The Game Changers: The Bad & the Ugly
While there’s a lot to love about The Game Changers, let’s be clear that this a documentary with an agenda, not a scientific peer-reviewed paper. This is a fact that’s easy to miss when you read some of the game changers movie reviews that have nothing but praise for the film. As I mentioned there are plenty of statistics and studies that flash across the screen, but if you dig deeper, you’ll find that the documentary relies on some bogus studies, pilot studies, and memory-based dietary assessment. An honest game changers review would recognize these flaws.
The launching point for the documentary is itself based on a bogus study – that elite warriors like gladiators have been powered by plant-based diets. However, this is a half-truth as the study referenced is an article, not a study. Moreover, if you actually read the article , you’ll find that gladiators primarily followed a plant-based diet not to get healthy or improve athletic performance, but to increase subcutaneous fat for protection of underlying muscle and organs and for a gorier spectacle in the arena.
Similarly, the pilot study references are problematic as these studies typically have incredibly small groupings of test subjects and their findings are often not duplicated in more comprehensive studies. Case in point here is Wilks’ reference to a 2010 study  to suggest that milk consumption lowers testosterone levels. The sample size for the study was (wait for it) seven men. Yeah, you read that right! Once again, the portrayal of findings was also deceptive, as the study actually found that the effect of reduced testosterone secretion was temporary.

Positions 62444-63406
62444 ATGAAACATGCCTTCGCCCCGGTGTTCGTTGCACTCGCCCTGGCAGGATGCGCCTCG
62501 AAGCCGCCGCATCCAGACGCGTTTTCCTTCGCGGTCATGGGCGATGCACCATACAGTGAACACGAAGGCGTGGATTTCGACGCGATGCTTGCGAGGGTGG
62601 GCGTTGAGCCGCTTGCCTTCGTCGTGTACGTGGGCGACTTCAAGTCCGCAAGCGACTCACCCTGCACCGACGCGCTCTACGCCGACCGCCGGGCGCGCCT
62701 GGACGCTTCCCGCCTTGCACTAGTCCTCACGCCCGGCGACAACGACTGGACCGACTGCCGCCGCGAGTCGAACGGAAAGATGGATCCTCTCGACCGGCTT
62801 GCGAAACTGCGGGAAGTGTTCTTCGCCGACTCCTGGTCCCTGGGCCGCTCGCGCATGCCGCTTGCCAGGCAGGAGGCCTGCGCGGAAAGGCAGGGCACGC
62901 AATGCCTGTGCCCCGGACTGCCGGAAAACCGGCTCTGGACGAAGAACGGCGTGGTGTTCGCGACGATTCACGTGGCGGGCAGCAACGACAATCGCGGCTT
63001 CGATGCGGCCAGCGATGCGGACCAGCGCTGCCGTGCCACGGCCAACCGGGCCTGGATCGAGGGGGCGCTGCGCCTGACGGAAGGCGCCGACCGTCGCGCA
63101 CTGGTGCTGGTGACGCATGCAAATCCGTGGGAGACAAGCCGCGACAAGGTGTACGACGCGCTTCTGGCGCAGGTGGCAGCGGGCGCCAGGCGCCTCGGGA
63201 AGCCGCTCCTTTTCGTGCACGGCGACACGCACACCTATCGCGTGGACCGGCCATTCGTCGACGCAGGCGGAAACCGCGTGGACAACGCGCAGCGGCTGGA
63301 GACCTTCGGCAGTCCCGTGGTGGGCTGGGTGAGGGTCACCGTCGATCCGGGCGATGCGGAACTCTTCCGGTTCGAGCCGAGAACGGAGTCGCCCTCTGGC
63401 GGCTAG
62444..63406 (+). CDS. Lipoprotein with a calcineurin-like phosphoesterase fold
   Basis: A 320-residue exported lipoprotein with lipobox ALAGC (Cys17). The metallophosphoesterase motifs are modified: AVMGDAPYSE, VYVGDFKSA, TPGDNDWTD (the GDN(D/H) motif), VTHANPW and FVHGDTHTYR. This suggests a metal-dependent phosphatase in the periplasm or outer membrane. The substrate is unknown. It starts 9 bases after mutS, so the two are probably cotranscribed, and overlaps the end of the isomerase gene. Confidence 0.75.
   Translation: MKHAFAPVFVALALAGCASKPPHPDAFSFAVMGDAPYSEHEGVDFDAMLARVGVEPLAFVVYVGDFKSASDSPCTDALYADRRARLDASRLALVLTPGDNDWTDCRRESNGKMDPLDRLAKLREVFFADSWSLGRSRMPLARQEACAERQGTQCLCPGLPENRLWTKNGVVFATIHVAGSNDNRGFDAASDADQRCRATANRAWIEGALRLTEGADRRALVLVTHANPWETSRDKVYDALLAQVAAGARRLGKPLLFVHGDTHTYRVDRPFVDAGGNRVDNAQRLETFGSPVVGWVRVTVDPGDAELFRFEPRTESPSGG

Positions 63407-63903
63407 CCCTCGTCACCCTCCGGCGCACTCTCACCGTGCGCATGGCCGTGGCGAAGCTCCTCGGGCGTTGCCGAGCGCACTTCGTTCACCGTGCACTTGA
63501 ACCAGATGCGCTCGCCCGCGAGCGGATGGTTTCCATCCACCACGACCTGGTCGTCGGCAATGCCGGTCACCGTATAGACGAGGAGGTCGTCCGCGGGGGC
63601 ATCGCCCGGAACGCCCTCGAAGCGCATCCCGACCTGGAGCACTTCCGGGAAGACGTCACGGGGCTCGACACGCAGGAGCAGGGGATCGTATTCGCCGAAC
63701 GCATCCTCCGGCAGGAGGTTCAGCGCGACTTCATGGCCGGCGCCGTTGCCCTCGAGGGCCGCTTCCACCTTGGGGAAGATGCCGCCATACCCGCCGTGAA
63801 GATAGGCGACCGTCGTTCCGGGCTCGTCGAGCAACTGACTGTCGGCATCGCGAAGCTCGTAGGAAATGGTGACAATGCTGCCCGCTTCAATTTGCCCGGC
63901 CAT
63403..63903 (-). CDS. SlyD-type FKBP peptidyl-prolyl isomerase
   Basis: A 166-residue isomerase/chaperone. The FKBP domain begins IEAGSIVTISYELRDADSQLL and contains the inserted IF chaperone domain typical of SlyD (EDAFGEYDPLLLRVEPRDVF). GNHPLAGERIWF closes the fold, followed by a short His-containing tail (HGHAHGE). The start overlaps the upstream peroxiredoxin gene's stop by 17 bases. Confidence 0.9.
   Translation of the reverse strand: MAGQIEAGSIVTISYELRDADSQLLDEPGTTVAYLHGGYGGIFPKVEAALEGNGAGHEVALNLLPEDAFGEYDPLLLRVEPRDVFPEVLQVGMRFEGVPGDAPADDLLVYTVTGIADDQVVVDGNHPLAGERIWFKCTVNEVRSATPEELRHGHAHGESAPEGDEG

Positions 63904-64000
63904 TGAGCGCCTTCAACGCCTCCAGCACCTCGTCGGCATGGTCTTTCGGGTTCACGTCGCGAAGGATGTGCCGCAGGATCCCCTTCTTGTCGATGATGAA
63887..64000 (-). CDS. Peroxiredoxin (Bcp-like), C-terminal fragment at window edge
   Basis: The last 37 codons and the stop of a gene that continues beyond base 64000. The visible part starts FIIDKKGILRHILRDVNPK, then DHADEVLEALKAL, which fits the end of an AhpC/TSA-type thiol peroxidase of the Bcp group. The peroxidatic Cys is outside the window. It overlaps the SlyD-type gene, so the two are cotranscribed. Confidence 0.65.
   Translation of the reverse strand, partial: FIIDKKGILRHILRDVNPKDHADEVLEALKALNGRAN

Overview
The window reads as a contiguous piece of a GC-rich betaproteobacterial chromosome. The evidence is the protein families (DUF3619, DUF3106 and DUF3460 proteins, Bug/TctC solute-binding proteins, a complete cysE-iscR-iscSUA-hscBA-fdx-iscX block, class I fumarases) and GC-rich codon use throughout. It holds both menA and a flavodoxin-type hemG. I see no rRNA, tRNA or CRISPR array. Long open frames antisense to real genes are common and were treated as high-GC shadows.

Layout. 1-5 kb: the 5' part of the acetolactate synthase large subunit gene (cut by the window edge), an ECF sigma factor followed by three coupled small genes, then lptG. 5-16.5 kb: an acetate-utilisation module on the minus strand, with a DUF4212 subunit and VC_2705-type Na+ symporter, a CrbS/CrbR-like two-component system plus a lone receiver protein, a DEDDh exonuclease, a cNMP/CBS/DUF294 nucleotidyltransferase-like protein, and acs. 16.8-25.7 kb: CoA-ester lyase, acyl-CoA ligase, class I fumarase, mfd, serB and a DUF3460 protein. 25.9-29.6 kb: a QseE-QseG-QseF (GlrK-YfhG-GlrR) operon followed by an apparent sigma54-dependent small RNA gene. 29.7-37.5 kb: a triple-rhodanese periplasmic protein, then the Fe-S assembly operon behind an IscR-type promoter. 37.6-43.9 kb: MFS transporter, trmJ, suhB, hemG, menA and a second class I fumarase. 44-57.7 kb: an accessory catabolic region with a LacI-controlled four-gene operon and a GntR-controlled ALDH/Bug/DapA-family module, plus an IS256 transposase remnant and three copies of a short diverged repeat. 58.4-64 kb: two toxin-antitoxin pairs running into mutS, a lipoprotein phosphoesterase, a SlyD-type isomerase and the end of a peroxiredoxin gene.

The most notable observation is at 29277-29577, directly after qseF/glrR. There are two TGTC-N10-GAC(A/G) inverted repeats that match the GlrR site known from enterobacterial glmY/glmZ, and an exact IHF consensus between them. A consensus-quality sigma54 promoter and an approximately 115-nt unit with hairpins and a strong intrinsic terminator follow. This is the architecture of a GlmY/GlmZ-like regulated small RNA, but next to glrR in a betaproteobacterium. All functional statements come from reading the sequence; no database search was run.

When it comes to the nutrition studies that are frequently flaunted in the documentary, it’s worth noting what the experts have to say about these memory-based dietary assessment methods. According to a manuscript published in Mayo Clinic Proceedings , these kinds of methods “cannot be reliably, accurately, and independently observed, quantified, and confirmed or refuted,” as they follow a pseudoscientific approach, rather than a scientific method. These facts run counter to the game changers reviews that have nothing but accolades for the film.
The Last Word
Despite my pointed criticisms, I’d still recommend The Game Changers to anyone who hasn’t watched it yet. It does an important job of tearing down the notion that you need to eat meat to be strong and build muscles. While the studies referenced may be weak, the anecdotal evidence is powerful. The documentary simply couldn’t have achieved this goal if it only followed scientifically sound arguments on sustainability  instead. Besides, Dotsie Bausch makes an important point that dietary and lifestyle changes don’t have to be an all-or-nothing proposition. Even small changes can have a huge impact on reducing your carbon footprint.